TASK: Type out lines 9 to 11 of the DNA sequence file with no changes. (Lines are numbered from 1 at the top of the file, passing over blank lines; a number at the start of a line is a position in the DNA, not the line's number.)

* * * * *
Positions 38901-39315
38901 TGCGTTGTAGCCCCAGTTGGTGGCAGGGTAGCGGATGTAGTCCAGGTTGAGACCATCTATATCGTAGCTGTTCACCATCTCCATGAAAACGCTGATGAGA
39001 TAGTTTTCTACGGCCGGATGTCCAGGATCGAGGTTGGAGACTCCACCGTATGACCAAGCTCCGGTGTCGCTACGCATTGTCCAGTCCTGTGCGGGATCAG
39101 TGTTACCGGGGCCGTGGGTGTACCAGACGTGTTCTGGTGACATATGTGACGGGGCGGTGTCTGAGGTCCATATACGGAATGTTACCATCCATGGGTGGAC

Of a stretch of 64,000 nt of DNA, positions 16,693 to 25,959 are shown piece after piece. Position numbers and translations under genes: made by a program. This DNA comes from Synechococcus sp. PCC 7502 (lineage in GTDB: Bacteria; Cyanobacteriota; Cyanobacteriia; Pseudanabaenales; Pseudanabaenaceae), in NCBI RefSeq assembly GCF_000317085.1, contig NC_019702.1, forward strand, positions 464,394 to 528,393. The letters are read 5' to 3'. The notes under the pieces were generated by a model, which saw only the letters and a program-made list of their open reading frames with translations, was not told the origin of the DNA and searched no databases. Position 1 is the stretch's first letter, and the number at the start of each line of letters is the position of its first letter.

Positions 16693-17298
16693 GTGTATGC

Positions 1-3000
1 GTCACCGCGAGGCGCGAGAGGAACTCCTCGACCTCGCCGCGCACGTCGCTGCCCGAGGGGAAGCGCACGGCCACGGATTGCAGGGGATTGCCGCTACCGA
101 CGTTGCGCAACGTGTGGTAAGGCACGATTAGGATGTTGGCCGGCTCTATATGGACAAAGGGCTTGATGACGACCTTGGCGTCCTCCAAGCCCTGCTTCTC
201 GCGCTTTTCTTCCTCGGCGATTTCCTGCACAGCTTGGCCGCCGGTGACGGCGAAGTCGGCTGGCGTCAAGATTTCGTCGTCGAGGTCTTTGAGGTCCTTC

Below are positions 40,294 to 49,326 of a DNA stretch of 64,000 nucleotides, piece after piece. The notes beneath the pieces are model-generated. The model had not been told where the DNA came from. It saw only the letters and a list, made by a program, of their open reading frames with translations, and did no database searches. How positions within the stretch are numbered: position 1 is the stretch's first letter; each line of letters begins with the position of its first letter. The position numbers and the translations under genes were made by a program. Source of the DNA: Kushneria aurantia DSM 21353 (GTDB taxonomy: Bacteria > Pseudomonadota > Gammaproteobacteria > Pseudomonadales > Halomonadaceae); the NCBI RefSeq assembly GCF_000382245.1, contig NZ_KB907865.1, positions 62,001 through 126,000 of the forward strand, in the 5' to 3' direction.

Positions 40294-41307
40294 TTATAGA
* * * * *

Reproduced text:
1 GTCACCGCGAGGCGCGAGAGGAACTCCTCGACCTCGCCGCGCACGTCGCTGCCCGAGGGGAAGCGCACGGCCACGGATTGCAGGGGATTGCCGCTACCGA
101 CGTTGCGCAACGTGTGGTAAGGCACGATTAGGATGTTGGCCGGCTCTATATGGACAAAGGGCTTGATGACGACCTTGGCGTCCTCCAAGCCCTGCTTCTC
201 GCGCTTTTCTTCCTCGGCGATTTCCTGCACAGCTTGGCCGCCGGTGACGGCGAAGTCGGCTGGCGTCAAGATTTCGTCGTCGAGGTCTTTGAGGTCCTTC